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Know Your Power: A Message to America's Daughtersby Nancy Pelosi
Synopses & Reviews
Never L o s e Fa i t h
It was a cold day in January 1987 when I said goodbye to Sala. I didn't know it at the time-or perhaps I simply wasn’t ready to accept it-but my friend was dying.
Sala Burton was a Congresswoman from California whom I had known, along with her late husband, Phillip, for many years. She was one of the women I admired most, as well as a close friend.
Everyone respected Sala and knew not to underestimate her. She looked like Mother Earth; she spoke with a Polish accent; she didn't drive a car. She gave off an intense warmth-if she liked you. She was passionate about what she believed in, but very dispassionate about her
Sala was like family to me. She loved my children and was especially close to my two oldest daughters, Nancy Corinne and Christine. Nancy Corinne started at Mount Vernon College in Washington shortly after Sala went to Congress, and called us one day to say that she needed
Why do you think you should have a car in college? my husband, Paul, and I asked. With five children, providing each one with a car in college was not in the budget. I need a car for Sala, Nancy Corinne said. “I have to drive Sala around.”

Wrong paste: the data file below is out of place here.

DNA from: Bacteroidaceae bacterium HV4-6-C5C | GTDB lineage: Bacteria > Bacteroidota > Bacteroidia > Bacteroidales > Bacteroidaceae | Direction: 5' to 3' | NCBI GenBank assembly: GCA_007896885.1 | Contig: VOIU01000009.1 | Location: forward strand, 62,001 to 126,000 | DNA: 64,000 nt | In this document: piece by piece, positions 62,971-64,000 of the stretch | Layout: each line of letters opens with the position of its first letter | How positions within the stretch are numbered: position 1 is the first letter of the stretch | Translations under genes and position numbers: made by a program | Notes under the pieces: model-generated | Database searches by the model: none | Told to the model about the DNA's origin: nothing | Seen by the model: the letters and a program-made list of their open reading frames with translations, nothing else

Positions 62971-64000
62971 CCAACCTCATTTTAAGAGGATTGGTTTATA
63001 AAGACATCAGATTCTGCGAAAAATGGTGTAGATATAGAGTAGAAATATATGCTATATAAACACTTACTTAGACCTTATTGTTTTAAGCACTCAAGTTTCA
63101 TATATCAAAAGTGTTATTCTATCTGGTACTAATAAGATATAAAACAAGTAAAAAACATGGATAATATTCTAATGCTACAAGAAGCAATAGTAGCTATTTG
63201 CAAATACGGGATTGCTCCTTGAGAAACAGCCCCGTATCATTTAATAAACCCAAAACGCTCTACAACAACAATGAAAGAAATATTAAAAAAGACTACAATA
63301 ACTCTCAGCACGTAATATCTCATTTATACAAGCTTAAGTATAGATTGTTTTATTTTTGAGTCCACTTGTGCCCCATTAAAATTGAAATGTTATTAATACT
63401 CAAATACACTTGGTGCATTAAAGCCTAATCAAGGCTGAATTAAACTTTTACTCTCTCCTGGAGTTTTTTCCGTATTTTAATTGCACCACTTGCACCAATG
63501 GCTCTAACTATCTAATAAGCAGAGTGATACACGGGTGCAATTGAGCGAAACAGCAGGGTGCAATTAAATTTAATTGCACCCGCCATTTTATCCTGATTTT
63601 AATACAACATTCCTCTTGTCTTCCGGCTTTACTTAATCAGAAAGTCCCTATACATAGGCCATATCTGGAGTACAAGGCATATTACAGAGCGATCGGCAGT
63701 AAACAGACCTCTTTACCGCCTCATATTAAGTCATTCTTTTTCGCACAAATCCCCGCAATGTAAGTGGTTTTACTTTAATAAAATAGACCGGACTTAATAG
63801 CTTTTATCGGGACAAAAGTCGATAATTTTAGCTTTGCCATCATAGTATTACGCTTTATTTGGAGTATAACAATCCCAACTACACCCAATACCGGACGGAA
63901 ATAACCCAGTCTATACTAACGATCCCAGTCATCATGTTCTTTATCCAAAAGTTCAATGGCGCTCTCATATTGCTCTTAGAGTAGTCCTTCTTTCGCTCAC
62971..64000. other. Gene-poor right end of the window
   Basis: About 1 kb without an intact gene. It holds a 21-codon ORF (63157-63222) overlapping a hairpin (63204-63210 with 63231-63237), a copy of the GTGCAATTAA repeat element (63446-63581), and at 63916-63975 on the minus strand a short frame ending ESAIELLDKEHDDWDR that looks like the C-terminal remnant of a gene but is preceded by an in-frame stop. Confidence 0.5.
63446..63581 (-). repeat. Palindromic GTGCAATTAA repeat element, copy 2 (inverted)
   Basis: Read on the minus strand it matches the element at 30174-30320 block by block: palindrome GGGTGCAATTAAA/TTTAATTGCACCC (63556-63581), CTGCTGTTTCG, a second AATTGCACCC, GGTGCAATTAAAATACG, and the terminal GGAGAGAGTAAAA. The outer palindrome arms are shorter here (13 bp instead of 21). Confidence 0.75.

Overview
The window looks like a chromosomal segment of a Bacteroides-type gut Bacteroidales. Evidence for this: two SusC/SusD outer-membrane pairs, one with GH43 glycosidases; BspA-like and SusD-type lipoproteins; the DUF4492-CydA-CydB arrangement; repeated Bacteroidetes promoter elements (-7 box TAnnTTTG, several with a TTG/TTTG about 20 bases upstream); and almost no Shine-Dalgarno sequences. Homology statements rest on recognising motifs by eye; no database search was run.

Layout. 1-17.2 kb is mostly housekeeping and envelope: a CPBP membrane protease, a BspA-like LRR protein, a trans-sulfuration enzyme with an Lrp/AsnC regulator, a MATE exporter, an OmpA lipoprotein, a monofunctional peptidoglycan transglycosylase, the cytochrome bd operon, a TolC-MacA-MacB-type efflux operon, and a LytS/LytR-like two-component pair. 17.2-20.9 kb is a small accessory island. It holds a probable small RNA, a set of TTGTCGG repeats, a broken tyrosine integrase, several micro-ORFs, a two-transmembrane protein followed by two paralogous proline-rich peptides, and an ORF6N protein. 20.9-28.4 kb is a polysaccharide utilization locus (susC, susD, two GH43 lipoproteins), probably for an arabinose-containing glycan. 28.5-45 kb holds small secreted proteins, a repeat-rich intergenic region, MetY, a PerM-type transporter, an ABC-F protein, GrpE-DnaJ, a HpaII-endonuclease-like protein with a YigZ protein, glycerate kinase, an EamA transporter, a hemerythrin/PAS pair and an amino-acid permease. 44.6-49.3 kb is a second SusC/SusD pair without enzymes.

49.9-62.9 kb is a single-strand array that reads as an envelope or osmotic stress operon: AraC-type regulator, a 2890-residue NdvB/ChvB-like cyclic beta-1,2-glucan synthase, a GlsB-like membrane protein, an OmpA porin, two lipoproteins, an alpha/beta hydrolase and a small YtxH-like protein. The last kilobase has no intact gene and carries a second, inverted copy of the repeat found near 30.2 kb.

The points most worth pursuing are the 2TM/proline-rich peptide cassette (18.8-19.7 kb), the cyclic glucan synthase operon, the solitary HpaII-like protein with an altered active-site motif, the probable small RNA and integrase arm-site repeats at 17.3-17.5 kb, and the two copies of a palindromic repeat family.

So we sent our old Jeep Wrangler from San Francisco. It was quite a sight to see Nancy Corinne driving the dignified Sala Burton around Washington in a car with removable windows.
A couple of years later, Sala became ill with cancer. We thought she could win any battle. But this was one she could not.
And so the time came to say goodbye. Anyone who has ever visited a friend who is dying will know how hard it is. What was astonishing to me, however, was her selflessness. Despite my protests, what she wanted most to talk about was me.
A circle of her friends, whom she had summoned, gathered around her bed. Solemnly she announced the sad news: She would not be seeking reelection because she was very ill. She then turned to me and asked me to run for her seat. She wanted me to accept her endorsement